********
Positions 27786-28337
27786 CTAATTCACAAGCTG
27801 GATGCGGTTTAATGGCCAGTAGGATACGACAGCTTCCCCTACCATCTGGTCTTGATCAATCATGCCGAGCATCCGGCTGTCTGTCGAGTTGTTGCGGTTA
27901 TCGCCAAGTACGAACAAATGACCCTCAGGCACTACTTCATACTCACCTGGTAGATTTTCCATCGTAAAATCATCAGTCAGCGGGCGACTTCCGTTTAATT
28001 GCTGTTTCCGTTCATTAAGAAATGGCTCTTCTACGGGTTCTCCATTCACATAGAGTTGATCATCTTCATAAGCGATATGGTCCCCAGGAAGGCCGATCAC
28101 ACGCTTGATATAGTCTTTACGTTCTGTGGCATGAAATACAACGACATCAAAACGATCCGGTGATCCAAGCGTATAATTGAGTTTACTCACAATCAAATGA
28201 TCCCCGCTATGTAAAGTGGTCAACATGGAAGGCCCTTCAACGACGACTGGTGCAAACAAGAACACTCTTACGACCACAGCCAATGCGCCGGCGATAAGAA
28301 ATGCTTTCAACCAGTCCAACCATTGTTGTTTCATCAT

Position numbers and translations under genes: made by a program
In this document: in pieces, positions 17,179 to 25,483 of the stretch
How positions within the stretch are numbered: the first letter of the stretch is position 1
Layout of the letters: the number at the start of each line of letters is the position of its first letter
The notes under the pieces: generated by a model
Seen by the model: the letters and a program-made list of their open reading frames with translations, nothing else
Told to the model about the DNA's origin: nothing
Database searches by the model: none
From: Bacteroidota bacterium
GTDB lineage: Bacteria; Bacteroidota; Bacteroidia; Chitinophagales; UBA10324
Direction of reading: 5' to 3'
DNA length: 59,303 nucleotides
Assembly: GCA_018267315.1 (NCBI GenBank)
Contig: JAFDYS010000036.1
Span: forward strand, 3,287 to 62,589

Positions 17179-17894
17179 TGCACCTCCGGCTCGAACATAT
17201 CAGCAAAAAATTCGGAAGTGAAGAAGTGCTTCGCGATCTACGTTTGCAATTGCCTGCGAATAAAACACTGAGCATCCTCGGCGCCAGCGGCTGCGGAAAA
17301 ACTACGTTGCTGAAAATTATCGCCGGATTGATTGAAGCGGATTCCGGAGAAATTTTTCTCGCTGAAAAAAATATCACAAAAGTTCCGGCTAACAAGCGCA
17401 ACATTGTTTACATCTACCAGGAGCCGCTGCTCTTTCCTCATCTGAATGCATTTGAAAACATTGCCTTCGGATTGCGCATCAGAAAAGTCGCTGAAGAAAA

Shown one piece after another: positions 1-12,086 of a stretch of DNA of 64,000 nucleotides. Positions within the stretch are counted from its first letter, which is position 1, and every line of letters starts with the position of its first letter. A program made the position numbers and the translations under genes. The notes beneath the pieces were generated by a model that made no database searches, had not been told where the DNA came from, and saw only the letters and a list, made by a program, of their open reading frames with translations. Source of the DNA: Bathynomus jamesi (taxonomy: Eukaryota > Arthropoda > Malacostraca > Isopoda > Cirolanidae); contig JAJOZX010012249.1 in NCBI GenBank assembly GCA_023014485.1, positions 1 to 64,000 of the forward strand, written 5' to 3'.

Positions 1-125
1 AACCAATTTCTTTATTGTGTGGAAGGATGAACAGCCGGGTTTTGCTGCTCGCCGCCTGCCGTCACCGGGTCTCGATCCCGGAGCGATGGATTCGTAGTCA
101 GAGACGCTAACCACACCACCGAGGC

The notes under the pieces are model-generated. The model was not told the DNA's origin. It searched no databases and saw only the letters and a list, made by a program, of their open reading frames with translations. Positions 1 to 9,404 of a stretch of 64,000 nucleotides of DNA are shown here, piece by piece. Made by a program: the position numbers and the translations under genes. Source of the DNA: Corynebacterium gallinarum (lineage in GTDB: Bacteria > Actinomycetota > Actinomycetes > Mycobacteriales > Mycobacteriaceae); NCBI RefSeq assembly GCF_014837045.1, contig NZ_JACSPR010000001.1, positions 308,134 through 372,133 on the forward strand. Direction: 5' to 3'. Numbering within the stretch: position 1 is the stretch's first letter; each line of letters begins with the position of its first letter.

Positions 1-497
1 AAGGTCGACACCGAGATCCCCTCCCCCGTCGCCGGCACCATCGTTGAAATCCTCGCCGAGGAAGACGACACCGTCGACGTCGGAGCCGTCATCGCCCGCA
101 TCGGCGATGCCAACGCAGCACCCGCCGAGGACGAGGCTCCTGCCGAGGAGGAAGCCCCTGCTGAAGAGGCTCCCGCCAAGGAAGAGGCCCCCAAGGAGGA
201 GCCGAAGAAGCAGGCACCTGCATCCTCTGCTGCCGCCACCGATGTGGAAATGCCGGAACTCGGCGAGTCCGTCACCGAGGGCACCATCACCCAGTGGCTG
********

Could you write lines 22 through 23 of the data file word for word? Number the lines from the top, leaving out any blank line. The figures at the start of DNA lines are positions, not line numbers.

Contig: JAFDYS010000036.1
Span: forward strand, 3,287 to 62,589